Another Spring, another FSU QB in Trouble

FSU freshman QB De’Andre Johnson made a lousy decision and it could potentially cost him his collegiate career. All of this is alleged, of course, but a woman apparently cut in front of Johnson in a bar and he said something to her. She turned around and put up her arms. He grabbed her arms and he punched her in the face.

There we go.

FSU QBLess than a year after FSU said good-bye to Jameis Winston and his ongoing circus (a circus that has followed him into the pros), we don’t think that Coach Jimbo Fisher was in the mood to also play the same game with Johnson.

Johnson has not been charged with a crime by the Tallahassee Police. Then again, if Attila the Hun were playing for FSU, I don’t think he’d be charged with any crimes either. What we do know is that the day after the incident, the school indefinitely suspended the young man for a violation of athletic department policy.

Jimbo Fisher did the right thing. He also had no choice – and it’s unfortunate.

De’Andre Johnson has an impressive background. As a Florida prep school standout, he was ranked in the top 10 of all QBs in the nation and finished his school career with a 12-1 record. He played in the FSU spring game. Who knows where all of this might have led?

For now, it has led him nowhere.

Talent just isn’t enough

Times have changed. What may have been “acceptable” in some circles decades ago has given way to a society that has grown increasingly intolerant of violence, bullying and abuse.

What athletes do off the field matters and the PR machinery that used to be able to keep the media and public opinion at bay are having an increasingly more difficult time in spinning and evading poor choices. Adding to the mix is the fact that there is virtually no privacy any longer. If a football player is dumb enough to punch a woman in the face in a bar, chances are that someone or something has recorded that image.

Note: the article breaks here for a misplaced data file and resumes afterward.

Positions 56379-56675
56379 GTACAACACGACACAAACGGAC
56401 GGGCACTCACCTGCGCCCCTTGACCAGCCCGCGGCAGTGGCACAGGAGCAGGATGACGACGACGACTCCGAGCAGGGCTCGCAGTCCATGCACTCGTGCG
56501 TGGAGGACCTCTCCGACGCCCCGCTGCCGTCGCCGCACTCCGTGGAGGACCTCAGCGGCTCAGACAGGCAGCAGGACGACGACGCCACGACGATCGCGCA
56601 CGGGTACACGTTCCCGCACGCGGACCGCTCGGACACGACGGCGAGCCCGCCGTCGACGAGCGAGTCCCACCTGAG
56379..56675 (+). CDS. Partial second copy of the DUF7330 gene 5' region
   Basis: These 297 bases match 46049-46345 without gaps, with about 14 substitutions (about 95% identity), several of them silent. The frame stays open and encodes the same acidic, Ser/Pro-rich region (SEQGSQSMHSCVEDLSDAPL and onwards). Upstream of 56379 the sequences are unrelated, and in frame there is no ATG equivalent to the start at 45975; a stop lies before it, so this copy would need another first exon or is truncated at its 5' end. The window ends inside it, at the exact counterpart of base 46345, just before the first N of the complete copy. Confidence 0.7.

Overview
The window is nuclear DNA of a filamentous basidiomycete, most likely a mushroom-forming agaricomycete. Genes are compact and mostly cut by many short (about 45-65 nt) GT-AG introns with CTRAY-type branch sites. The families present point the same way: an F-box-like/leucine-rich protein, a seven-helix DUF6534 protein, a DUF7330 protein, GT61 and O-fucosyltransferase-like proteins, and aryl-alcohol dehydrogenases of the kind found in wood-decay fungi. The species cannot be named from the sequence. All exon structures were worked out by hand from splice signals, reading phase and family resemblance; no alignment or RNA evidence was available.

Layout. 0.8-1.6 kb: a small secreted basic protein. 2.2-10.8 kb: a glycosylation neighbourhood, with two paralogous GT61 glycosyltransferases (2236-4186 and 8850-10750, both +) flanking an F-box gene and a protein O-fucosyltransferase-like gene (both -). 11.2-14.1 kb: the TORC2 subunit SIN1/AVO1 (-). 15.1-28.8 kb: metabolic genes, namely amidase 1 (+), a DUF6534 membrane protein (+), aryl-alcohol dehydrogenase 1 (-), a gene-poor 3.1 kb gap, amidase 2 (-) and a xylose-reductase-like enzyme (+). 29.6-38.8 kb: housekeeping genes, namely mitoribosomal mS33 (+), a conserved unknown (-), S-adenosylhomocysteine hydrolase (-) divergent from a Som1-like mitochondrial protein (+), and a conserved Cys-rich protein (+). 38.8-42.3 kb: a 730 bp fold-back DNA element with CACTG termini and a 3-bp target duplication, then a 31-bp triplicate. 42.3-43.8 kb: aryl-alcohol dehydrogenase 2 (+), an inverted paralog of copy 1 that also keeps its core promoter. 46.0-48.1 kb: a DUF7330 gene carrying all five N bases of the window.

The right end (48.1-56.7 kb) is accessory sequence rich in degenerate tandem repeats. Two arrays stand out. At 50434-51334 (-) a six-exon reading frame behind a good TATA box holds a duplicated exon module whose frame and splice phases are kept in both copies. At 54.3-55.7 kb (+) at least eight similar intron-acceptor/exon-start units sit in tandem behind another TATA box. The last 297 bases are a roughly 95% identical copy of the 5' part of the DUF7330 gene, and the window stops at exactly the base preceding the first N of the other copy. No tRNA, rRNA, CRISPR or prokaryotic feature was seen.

Talent is no longer enough – and it should never be enough especially when an athlete, coach or even an entire team leaves the field and goes out into the real world.

At issue for us, for Sports Ethics LLC, is if a career can be saved, or at least helped by ethical training. Over the past 20 years, working with people in all walks of life and levels of responsibility, we can offer an unqualified “yes.”

If this young man made a stupid, angry and violent decision to punch a woman in the face, could sports ethics have helped him? Yes, it could have done so. It could have at least put him on the road to maturity and to making good decisions for himself. If De’Andre Johnson imagined himself following other FSU QB’s into professional football, we would have impressed on him the very small window he has to make of an opportunity and to pursue a career.

We understand that there are no guarantees in life. The athlete, coach or even association executive must be receptive to listening and understanding. We cannot reach everyone but overall we can help.

Yes, De’Andre Johnson is young, and filled with ego and a sense of invincibility but what we teach might have reached him for a few seconds that evening. That’s all it takes; a second or two to consider that punching a woman in a bar is a real bad choice, and to understand where the consequences of that action would lead.

A second or two can be a lot of time to an old man or woman who looks back to a dumb choice made many years before, when legs were young and opportunities seemed limitless.

Contact:

Chuck Gallagher: 1+ (828) 244 – 1400

www.SportsEthics.com

 

 

 

 

 

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Chuck Gallagher
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